Photo of Sarah Lefton

What was your journey to becoming the founder and executive director of Bimbam?

I worked in media, advertising, and tech when I was in my 20’s, and on the side I became really excited about adult Jewish learning. Coming from a small southern city where there wasn’t a lot of this available, and since I was working online I thought- I can create web based Jewish learning! Essentially my idea was to create was a Schoolhouse Rock for Jewish learning, and I kept thinking- I cannot rest until this thing exists! So here I am now.

What makes you so passionate about Jewish early childhood education and your new early childhood focused show “Shaboom!” ?

I have two young kids now, and I’m reminded by watching Sesame Street, Daniel Tiger’s Neighborhood, and other shows how effortless learning from media is. Children under 6 nationally are watching on average almost 2 hours a day of media. So it’s an effortlessly fun learning place for kids, and I thought- why not do the same thing for Jewish learning?

When did you realize animation is the transformative tool for reaching young Jewish kids? Are there other Jewish animation companies out there? 

Everyone knows that it’s so transformative. Especially anyone who’s a parent. Saturday morning cartoons are like magic. So of course we want to work with magic, and some of the people we’re working with at BimBam are also at big animation studios, which is really cool.

To answer the second question, yes and no. There are some people who do Jewish animation on their own, but as far as animation companies- not on this side of the world. There are some in Israel, and Chabad has some people who make cartoons for their website. In Israel the Hop! Network shows animation, and we’re actually talking with them now. The difference is, here its Jewish animation, there it’s Israeli. But we’re actually working on distributing in Israel!

How would you describe your leadership style and what leaders do you admire?

I actually didn’t set out to found a non-profit, and I didn’t go to business school. So my leadership has actually been quite emergent. I started out acting more like a traditional film producer, but recently I’ve been acting more like a non-profit leader, with the input of our board, and putting creative organization first and foremost, and delegating to our artists when they’re taking the lead. It’s situational, fast moving, and great.

You recently changed the name of your organization from G-dcast to Bimbam and have rebranded around Bimbam. Can you talk about why you decided to change the name, how you navigated through the process, and how you see it playing into your longer term success?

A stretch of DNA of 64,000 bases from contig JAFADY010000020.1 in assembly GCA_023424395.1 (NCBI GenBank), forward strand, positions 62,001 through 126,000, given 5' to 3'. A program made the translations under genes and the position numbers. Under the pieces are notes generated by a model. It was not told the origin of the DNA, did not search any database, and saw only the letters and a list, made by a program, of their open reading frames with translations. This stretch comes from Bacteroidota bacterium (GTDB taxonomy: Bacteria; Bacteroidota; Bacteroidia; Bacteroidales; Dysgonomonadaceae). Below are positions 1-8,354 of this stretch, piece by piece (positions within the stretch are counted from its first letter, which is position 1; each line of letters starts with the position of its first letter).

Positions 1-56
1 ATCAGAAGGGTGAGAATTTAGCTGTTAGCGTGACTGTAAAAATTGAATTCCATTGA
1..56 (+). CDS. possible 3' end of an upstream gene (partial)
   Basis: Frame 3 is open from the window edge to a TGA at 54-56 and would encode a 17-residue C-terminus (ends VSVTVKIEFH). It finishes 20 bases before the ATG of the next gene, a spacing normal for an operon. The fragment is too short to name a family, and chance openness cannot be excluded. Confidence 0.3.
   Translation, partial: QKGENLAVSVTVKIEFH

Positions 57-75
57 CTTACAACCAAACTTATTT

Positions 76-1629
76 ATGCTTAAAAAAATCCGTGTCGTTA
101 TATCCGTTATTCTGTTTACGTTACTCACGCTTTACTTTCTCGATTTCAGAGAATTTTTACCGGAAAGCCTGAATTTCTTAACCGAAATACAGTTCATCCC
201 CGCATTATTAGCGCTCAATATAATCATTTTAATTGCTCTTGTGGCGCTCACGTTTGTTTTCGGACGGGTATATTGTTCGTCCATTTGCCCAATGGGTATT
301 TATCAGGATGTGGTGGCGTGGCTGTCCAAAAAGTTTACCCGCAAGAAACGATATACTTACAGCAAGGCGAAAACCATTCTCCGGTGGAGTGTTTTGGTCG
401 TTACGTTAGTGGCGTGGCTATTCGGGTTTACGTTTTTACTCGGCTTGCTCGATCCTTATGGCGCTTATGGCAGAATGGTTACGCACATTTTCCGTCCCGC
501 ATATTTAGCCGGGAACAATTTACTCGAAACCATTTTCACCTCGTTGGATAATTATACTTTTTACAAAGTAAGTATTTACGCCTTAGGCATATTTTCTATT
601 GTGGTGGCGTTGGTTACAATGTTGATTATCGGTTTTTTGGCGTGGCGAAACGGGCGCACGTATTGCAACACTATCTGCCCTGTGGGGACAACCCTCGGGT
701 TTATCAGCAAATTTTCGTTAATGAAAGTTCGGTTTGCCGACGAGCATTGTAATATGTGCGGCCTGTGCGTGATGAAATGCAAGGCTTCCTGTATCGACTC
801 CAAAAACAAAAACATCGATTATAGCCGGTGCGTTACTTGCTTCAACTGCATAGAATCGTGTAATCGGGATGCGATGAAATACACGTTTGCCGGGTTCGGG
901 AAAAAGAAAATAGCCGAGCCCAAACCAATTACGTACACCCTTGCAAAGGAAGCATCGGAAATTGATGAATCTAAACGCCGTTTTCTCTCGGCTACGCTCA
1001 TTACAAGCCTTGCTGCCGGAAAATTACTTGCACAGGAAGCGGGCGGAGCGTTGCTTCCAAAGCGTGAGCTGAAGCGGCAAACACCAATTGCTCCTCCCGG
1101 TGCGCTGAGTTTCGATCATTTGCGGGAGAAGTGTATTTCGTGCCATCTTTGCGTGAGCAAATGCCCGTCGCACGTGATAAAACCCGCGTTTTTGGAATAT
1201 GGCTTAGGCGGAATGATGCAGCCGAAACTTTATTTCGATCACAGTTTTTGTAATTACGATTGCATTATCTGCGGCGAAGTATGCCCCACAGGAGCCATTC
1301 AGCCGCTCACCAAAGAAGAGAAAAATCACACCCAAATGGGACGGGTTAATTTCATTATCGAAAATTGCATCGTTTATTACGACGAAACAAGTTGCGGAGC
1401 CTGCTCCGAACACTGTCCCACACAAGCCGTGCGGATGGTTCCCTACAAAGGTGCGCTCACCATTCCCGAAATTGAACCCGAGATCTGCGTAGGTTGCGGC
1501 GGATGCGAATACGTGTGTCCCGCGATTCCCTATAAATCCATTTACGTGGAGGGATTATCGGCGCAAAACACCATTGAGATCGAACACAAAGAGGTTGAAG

I actually came up with the name G-dcast directly. And this week’s parsha was the first episode I ever made. This week is actually the 10 year anniversary of it.

I thought the name was funny- it rhymed with “podcast”- and it was on a whim, something I did for fun. So for years the name stuck and the organization grew, and now we have over 3 million views on Youtube. But the name has been a problem in recent years. For some people, seeing “G-d”, or the dash, made it look evangelical, and they wouldn’t return phone calls. So when we launched Shaboom!, we knew we wanted to change the name.

We decided on BimBam, because it’s from a song that people know a lot- “Bim Bam… Shabbat shalom- hey!”- and it resonated with people. It’s a cool word, and easy to read!

What are the social implications of BimBam in the contribution of Jewish identity of the 21st century? 

So for younger generations, I bet if you want to know how to do something you spend a lot of time on Youtube figuring out. That’s where people are building their identities. Billions of dollars go into beauty videos on Youtube, and like anything in the world that people are passionate about, there needs to be great Jewish material on Youtube. It’s about building identities and building the identity of Judaism itself. If you search Jewish videos, chances are the video that comes up is a man with a beard discussing Judaism. With our work, we try to show the many faces of the American Jewish Community, and the richness and identity of it.

If you could go anywhere in the world tomorrow for a weeklong trip, where would you go and why?

I have a specific answer: I want to go cycling through Japan. Shimanami Kaido. I’ve been to Japan twice, and it’s where I did my undergraduate thesis- studying interactive media. So I want to go back there again and have a chill trip and experience their culture.

When you were growing up did you ever imagine creating something like Bimbam? Jewish media, TV shows, etc?

No! I was always interested in filmmaking. I took lots of film classes. I did camp at the local public access media channel, and was really into Jewish music, but I never put two and two together until my mid-30s. In college I took a class on myth film making, but it didn’t occur to me to use Jewish myths! In my late 20’s I took a job as the marketing director of a Jewish summer camp, and I got really interested in the Jewish non-profit world. So now it’s all connected.

What goals do you and BimBam have for the next year?

There are 250,000 Jewish families in North America. I want all of them to see Shaboom!, and get excited about Shabbat, Jewish culture and values. We want to be a really welcoming place on the internet to learn about Judaism.